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CIRCULAR ORBITS: THE PLANETARY NORM ?
The occurrence of circular orbits may require special initial conditions. More common initial conditions may lead to gravitational perturbations of planes by other planets or by the protoplanetary disk, leading to orbital ellipticities or ejection. Perhaps our Solar System, with its coplanar, nearly circular orbits, represents a fortuitous unperturbed, low-entropy state for a planetary system.
The circular orbit of Jupiter in our Solar System promotes the stability of circular orbits among the other 8 planets. If our Jupiter were in an eccentric orbit, the Earth and Mars would likely be gravitationally scattered, perhaps out of the Solar System. Thus an anthropic argument can be made for Jupiter's circular orbit, if it affects the onset or the evolution of biology on Earth. It remains a question of molecular and evolutionary biology regarding the necessity of circular orbits and the resulting nearly uniform temperatures for life.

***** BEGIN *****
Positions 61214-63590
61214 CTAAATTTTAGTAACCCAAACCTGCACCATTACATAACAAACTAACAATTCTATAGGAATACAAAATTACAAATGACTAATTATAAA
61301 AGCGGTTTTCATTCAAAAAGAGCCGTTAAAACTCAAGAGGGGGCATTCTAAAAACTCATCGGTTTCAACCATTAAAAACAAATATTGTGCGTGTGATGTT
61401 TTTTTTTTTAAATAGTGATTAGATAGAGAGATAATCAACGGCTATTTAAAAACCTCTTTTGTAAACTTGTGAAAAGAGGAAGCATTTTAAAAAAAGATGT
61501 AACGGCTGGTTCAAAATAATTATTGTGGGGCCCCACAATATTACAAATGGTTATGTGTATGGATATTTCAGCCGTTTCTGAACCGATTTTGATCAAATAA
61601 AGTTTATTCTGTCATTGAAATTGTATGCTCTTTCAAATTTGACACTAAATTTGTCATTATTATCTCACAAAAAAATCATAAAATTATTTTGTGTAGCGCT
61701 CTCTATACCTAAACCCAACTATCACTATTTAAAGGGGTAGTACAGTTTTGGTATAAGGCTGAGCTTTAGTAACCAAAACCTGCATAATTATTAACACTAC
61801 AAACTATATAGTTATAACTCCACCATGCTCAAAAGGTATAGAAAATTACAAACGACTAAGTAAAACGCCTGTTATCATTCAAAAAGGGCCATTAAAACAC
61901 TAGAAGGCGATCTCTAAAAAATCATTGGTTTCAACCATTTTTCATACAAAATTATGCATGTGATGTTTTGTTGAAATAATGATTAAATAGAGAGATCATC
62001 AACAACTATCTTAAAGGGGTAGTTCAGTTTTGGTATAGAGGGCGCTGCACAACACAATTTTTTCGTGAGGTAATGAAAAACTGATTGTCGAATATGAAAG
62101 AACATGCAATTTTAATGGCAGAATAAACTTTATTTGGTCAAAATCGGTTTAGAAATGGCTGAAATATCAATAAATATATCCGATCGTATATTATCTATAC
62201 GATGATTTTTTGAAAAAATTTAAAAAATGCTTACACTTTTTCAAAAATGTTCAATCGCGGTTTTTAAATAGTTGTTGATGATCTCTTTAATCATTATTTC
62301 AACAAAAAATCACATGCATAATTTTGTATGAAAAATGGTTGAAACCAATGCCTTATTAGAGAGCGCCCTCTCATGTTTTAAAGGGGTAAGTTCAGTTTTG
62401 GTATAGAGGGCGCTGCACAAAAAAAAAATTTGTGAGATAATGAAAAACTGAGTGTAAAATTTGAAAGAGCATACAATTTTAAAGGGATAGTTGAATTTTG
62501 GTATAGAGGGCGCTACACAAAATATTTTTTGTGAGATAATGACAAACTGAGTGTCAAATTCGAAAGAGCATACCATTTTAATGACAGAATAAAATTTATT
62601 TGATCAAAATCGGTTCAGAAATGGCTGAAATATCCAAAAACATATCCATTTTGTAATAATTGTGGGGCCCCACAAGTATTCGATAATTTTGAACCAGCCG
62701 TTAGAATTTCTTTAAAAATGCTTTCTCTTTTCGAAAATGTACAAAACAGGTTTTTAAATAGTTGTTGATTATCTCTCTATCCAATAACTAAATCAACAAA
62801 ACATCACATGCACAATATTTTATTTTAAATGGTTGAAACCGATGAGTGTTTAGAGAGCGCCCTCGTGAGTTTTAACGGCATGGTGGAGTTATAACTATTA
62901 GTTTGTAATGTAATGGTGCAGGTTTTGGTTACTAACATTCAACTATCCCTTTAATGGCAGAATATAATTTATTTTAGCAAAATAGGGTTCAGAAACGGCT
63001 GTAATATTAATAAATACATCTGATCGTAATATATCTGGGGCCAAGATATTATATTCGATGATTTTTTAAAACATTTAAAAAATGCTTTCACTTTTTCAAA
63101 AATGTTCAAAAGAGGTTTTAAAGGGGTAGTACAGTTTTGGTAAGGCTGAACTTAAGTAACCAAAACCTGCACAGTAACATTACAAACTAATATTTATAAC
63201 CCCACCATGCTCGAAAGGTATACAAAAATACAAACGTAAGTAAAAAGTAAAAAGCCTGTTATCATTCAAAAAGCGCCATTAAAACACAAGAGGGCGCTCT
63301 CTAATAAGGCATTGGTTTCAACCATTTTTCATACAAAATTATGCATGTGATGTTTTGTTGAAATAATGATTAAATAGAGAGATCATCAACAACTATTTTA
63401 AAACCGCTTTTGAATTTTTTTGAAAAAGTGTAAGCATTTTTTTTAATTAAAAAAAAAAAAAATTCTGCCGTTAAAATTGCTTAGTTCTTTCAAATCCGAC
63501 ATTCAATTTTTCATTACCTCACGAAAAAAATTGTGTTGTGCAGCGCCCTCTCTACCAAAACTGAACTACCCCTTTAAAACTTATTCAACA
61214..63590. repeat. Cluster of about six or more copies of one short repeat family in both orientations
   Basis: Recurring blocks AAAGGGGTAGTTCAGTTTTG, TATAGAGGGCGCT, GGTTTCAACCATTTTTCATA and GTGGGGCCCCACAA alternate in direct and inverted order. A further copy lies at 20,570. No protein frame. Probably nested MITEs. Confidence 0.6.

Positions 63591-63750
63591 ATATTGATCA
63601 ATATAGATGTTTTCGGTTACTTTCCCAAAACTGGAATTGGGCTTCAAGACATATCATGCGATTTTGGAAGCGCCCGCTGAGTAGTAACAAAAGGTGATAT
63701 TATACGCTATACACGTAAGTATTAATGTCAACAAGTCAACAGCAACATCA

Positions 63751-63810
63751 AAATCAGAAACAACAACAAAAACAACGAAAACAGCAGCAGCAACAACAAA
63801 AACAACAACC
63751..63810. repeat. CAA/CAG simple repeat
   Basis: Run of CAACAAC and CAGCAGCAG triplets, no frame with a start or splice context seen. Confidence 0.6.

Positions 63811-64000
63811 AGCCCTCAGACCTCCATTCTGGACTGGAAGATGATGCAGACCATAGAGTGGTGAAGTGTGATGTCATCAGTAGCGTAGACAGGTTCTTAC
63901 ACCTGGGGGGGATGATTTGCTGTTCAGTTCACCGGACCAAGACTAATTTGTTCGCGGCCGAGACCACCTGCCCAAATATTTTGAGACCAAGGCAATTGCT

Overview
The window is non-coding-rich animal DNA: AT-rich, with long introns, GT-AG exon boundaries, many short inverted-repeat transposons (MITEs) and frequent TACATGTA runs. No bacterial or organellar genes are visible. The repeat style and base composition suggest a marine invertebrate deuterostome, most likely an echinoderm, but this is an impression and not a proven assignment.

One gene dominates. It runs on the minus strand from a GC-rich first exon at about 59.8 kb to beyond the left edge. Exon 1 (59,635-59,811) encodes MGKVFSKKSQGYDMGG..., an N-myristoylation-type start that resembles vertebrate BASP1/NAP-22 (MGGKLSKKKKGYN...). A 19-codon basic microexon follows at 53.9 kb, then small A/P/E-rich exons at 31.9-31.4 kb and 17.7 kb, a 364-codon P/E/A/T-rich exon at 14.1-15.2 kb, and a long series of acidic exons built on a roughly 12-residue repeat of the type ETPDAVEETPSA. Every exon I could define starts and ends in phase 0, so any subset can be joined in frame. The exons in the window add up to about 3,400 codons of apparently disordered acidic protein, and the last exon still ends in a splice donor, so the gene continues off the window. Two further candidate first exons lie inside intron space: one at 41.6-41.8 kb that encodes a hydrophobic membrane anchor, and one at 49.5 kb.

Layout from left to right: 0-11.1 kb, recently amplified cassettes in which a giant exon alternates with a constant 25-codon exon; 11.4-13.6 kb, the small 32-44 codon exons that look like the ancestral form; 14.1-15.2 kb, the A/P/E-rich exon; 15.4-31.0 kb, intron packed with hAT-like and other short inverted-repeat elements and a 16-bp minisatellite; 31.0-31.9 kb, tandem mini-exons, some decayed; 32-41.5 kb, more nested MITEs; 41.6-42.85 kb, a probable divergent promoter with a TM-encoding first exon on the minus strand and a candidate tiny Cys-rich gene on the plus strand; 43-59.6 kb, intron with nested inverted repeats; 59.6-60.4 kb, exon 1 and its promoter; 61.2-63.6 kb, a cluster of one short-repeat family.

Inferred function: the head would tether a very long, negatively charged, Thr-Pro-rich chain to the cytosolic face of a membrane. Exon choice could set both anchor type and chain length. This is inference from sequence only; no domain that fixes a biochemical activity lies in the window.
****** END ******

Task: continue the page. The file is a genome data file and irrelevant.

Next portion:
Eccentric orbits may occur relatively commonly in extrasolar planetary systems. The second law of thermodynamics suggests that orbits, once scrambled, will remain so. While an eccentric giant planet would certainly induce dynamical dominoes for terrestrial planets, the supposed demise of life may be a circular argument.
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